With seven forced fumbles in his first three seasons, Williams has also learned to use his power and strength in other areas, making him a versatile and extremely productive defender.
Close Second: DeMeco Ryans
Keith Bulluck, LB, Tennessee Titans
(Left: With Albert Haynesworth gone, Bulluck is the unquestioned new leader.)
Bulluck has seen a dramatic drop in his production in the past two years. He's gone from 144 tackles in 2006, to 88 and 98 the past two seasons.
He's also displayed inconsistent play-making ability, with five interception in 2007, while having only one in 2006, and zero in 2008.
Regardless of the stats, Bulluck is still a consistent overall defender, and is the unquestioned leader of this defense.
Close Second: Cortland Finnegan
Champ Bailey, CB, Denver Broncos
(Left: Still a shut-down corner?)
Bailey hasn't necessarily lost a step-he just hasn't had much help.
Since he's been in Denver, he hasn't had a consistent pass rush to aid him, and he hasn't had a solid corner on the opposite side since Darrant Williams (R.I.P.).
Regardless, Bailey has still been extremely effective, as he recorded 10 interceptions in 2006, and nabbed a total of four in the past two seasons.
Close Second: D.J. Williams
Derrick Johnson, LB, Kansas City Chiefs
(Left: Johnson now the seasoned veteran.)
Johnson is the type of linebacker who does everything very well, but isn't exactly an elite performer in any one area. However, he's a great team defender.
In the past three seasons, Johnson has notches at least 75 tackles every year, has a combined 10 sacks, three interceptions, and nine forced fumbles.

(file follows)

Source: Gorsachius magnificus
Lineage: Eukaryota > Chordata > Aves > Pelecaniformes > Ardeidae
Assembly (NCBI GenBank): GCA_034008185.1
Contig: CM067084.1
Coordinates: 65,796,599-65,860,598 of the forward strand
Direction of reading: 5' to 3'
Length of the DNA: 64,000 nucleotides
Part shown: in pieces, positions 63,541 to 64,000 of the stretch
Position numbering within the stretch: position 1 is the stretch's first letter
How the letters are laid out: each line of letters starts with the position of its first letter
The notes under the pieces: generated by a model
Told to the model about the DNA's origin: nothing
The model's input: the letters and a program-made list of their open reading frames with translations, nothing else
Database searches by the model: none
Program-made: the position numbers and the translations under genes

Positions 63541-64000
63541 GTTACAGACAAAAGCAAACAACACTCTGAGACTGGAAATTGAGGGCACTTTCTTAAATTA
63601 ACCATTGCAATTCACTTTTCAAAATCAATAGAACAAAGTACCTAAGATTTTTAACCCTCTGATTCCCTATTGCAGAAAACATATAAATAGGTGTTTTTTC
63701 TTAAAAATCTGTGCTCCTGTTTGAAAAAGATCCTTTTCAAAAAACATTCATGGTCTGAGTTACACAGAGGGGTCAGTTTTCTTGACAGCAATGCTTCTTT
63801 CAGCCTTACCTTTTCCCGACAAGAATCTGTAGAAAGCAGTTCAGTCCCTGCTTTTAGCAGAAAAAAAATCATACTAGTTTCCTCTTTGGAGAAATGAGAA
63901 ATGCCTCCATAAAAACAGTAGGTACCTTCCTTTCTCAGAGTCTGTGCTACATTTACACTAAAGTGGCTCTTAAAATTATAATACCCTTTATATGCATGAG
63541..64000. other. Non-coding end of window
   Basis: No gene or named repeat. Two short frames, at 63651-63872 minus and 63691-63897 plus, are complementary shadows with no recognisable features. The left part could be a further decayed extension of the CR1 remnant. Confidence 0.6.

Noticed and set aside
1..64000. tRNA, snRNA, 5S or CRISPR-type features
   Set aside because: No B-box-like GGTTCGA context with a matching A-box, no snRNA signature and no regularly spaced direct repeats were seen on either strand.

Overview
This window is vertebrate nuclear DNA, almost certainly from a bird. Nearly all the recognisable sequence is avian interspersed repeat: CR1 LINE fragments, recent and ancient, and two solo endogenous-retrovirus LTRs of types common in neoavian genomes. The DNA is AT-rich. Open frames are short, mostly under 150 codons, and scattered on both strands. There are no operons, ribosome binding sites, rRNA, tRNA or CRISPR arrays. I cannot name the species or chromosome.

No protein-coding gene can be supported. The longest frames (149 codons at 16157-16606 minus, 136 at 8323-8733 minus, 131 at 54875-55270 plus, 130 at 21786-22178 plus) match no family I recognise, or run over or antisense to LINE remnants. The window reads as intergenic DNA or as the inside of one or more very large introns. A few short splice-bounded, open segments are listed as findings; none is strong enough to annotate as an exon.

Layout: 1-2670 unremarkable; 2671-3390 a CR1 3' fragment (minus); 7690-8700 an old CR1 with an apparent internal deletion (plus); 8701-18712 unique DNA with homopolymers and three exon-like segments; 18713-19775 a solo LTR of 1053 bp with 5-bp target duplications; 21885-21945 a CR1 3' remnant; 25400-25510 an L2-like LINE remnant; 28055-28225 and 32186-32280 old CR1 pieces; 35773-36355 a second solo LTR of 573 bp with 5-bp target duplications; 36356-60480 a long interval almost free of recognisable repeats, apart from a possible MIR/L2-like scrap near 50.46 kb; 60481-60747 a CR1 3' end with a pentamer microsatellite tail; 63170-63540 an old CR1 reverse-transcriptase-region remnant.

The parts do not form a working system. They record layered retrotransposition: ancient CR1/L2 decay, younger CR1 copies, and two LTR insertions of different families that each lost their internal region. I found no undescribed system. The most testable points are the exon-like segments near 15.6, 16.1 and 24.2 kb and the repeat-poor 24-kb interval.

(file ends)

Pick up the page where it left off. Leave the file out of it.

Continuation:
He isn't approaching Ray Lewis-status anytime soon, but he's easily the Chiefs most consistent and reliable defender.
Close Second: Jarrard Page
Shawne Merriman, LB, San Diego Chargers
(Left: Merriman should be able to return to form.)
Before his devastating knee injury pulled him out of the 2008 season, Merriman had people talking of Lawrence Taylor and Kevin Greene.
Merriman was displaying the type of explosiveness and rush skills that resembled former Hall of Fame-type players.
With three straight seasons of at least 10 sacks leading into 2008 (including 17 in 2006), Merriman will continue to be a force to be reckoned with if he can return to full health.
Close Second: Antonio Cromartie
Nnamdi Asomugha, CB, Oakland Raiders
(Left: The next Champ Bailey, or better?)
After picking off 10 passes in 2006, Asomugha had to deal with less targets his way. Teams began to catch on to his ball and coverage skills, only allowing him two interceptions in the past two seasons.
It's important to be aware that the number of interceptions doesn't represent the worth of a corner in today's NFL. The only thing that proves anything for a corner is the game tape.
Asomugha effectively shuts down opposing receivers, no matter the skill level, and simply doesn't garner many targets his way due to his ability.
Close Second: Kirk Morrison